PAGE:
Feature Article
Mark Pribish
Be Alert to ID Theft When Filing Your 2009 Taxes
By Mark Pribish
Vice President and ID Theft Practice Leader

According to the February 2009 Federal Trade Commission (FTC) Consumer Sentinel Report (see http://www.ftc.gov/sentinel/ for more information), government documents/benefits fraud is now the second most common reported type of identity theft after credit card fraud. Fraudulent tax return-related identity theft, a subtype of government documents/benefits fraud, has increased nearly six percentage points since 2006!

So, with the Wednesday, April 15, 2009 deadline just a few weeks away here are some things you should know, as it relates to securing your good name when filing taxes:

  • You should always use a tax preparation service company which conducts background checks on its tax preparers.
  • You should always use a tax preparation service that has an up-to-date Information Security and Privacy Policy, as they are more likely to be responsible in safeguarding your tax return information.
  • You should ask your tax preparer about their professional experience, certification(s), continuing education, and privacy policy. There have been a number of cases in which identity theft has occurred after consumer information was breached through the negligence of tax preparers.
  • You should be aware that your tax return includes sensitive and personal information that identity thieves steal - including your name, address, and social security number, along with your dependant's names and social security numbers, bank account number and other financial account information.
  • You should be aware that the FTC continues to report identity theft as one of their top complaints - and yet state and federal government agencies continue to be a source of data breach events since they require social security numbers on state and federal documents, while continuing to exhibit lax information security.
  • You should be aware that your social security number and the social security numbers of your spouse and children are linked to your current and former employers, healthcare providers (doctor, dentist, hospital), health care insurance carriers (medical/dental insurance), insurance agents (home, auto, and life), educational institutions (students, parents and alumni), and financial institutions - and that NO ONE COMPANY can GUARANTEE you from ever becoming a victim of identity theft.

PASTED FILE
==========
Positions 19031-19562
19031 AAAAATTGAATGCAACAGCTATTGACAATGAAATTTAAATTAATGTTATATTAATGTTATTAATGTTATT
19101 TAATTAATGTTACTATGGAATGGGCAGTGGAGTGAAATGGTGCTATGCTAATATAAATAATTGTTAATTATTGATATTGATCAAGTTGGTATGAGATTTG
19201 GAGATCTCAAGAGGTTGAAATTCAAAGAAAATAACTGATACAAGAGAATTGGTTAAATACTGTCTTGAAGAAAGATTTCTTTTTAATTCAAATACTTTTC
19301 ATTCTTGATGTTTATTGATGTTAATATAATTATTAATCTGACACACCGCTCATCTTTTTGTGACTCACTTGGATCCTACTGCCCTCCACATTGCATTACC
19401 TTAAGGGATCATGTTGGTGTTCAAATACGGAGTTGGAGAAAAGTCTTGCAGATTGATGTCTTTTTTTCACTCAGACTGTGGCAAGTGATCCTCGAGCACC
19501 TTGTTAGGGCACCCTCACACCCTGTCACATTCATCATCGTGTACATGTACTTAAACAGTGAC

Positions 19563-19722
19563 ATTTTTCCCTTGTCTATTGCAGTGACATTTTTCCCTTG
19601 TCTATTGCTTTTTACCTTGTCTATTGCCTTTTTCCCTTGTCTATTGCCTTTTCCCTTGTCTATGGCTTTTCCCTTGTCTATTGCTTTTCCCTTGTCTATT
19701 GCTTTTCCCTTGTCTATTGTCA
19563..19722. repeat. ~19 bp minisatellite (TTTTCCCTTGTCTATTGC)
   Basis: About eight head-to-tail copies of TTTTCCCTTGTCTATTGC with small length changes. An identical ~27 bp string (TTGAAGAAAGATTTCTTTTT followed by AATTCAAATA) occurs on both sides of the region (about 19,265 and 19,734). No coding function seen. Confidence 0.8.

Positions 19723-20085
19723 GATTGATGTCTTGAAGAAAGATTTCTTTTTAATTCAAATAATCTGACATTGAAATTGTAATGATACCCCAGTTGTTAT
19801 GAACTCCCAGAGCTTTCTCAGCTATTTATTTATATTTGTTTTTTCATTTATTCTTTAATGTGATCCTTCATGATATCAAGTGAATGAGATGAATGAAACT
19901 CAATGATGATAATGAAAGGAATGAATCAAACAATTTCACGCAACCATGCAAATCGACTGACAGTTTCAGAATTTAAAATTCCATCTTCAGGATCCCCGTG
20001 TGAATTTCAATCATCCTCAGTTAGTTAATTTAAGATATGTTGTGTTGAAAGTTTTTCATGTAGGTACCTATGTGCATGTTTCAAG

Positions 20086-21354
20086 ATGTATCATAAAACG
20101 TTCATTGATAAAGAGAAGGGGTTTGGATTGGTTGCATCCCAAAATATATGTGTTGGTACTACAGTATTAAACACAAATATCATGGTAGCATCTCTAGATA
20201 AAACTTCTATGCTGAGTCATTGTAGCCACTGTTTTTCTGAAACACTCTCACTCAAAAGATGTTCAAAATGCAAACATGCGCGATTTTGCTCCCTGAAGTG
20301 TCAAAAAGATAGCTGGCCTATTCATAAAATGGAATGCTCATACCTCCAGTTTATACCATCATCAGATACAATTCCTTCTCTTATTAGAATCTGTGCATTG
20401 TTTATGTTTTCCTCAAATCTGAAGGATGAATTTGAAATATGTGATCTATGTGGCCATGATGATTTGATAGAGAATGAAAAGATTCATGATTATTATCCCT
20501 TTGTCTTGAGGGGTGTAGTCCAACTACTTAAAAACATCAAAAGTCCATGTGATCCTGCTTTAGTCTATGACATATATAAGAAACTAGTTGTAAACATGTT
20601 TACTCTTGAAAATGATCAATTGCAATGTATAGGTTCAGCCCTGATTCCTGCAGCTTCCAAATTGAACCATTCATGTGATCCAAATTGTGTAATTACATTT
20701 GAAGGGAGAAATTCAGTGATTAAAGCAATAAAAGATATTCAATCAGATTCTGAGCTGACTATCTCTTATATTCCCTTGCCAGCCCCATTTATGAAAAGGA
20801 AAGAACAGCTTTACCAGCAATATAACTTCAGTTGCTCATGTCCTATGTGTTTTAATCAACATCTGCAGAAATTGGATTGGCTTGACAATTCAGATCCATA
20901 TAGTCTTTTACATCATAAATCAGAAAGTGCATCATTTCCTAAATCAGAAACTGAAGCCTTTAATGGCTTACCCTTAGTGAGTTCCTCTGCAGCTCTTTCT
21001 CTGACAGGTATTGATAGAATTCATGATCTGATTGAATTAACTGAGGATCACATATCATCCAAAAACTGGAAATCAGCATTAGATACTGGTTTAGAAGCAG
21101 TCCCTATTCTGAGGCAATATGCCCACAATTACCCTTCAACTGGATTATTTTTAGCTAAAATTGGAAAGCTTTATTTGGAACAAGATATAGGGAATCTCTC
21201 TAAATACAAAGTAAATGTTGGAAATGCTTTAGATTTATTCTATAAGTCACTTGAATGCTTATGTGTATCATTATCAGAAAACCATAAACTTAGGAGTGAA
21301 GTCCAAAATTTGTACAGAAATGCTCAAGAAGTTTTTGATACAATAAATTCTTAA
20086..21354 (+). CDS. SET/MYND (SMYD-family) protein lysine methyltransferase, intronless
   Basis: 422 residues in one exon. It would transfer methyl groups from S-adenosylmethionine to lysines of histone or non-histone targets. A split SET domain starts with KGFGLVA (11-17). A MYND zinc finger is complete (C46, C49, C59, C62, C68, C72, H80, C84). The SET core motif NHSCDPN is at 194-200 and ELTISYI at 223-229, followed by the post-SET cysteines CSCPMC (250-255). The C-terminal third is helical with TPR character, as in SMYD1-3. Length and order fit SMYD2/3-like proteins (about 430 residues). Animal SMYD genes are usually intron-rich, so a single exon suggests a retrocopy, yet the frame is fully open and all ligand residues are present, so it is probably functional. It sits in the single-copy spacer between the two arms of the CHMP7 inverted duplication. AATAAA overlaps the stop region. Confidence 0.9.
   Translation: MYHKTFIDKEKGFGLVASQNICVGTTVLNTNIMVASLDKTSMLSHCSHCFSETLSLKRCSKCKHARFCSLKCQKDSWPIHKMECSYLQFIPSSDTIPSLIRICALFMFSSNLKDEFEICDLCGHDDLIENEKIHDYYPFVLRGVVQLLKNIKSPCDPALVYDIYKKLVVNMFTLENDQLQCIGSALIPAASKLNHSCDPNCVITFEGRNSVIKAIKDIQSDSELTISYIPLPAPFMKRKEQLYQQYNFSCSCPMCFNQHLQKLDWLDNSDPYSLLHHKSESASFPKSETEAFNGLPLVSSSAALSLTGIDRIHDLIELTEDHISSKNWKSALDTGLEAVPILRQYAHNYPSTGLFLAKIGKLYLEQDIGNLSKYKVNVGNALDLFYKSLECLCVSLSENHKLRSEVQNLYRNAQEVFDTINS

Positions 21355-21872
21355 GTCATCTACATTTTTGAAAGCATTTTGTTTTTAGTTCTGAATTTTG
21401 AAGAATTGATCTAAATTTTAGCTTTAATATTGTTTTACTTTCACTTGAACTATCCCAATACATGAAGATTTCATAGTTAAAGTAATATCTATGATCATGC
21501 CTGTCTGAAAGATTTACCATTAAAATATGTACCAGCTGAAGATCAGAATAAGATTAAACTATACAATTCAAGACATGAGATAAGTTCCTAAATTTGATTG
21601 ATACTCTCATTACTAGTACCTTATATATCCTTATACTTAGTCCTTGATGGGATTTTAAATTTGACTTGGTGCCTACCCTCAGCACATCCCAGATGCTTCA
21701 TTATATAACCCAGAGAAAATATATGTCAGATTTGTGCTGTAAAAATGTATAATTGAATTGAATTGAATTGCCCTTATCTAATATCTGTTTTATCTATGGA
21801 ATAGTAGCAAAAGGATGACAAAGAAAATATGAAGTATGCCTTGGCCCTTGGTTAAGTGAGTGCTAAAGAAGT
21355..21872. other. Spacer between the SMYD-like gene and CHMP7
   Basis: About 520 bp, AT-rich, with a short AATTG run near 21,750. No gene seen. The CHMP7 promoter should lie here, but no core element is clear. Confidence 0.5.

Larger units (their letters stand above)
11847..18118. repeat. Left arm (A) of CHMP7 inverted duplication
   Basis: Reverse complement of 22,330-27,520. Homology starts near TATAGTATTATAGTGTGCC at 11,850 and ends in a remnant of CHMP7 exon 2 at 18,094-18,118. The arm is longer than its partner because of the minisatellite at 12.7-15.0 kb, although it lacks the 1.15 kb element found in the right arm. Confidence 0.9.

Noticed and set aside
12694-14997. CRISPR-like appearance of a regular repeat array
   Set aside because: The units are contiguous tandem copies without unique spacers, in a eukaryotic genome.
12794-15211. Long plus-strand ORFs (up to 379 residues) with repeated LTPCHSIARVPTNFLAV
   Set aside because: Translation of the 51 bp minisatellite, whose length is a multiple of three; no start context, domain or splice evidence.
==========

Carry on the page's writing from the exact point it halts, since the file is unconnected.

• You should know that not every tax preparer can represent you before the IRS. Only a tax preparer that is an enrolled agent (EA) or certified public accountant (CPA) can represent you before the IRS relating to prepared taxes that they did not prepare.

Since identity thieves are targeting individuals and their tax returns, the Internal Revenue Service has opened a special office and identity theft unit to handle identity theft cases.

In an effort to help you determine whether or not you may be a target of tax return-related identity theft, the IRS has issued an alert titled IRS Tax Tip 2009-11 where they list the "Ten Things the IRS Wants You to Know About Identity Theft" (click here to view the complete list).

You can also call the IRS Identity Theft Hotline at 1-800-908-4490 or the Federal Trade Commission at 877-ID-THEFT with questions or for additional information.

That said, you need to complete a due diligence review of companies you do business with including tax preparation services and ID Theft service providers - to minimize your risk of becoming a victim of ID Theft.


Scam Central

Beware of the "Tax Rebate Scam"

If you haven?t already received your stimulus rebate checks, be sure you avoid two schemes thieves are using to steal your money and personal information.

How It Works:

In the first scheme, a thief calls your home, pretending to be an agent from IRS, and informs you that you are eligible for a large rebate. The thieves then ask for your personal information, checking account number and routing number so they can empty out your bank accounts and commit other fraud.

The second scheme comes in the form of an e-mail message that appears to come from the IRS. The message instructs you to click on a link to a fake website and complete a rebate form that requests personal information. The thieves then use your information to gain access to your bank account and credit cards.

Your Defense:

Remember: The IRS will never make an unsolicited request for your personal information over the phone or through e-mail so do not reveal any personal or account information to individuals who contact you in this manner.

To protect yourself against potential identity thieves, always take the following precautions:

  • Be skeptical of communications you receive from sources you are not expecting. Verify the authenticity of phone calls, standard mail, faxes or e-mails of questionable origin before responding.
  • Do not transfer funds or reveal secret passwords, PINs or other security-based data to third parties; genuine organizations or institutions do not need your secret data for ordinary business transactions.
  • Do not open attachments to e-mails of possibly questionable origin, since they may contain viruses that will infect your computer.

If you believe your identity has been stolen, call 866.SMART68 today.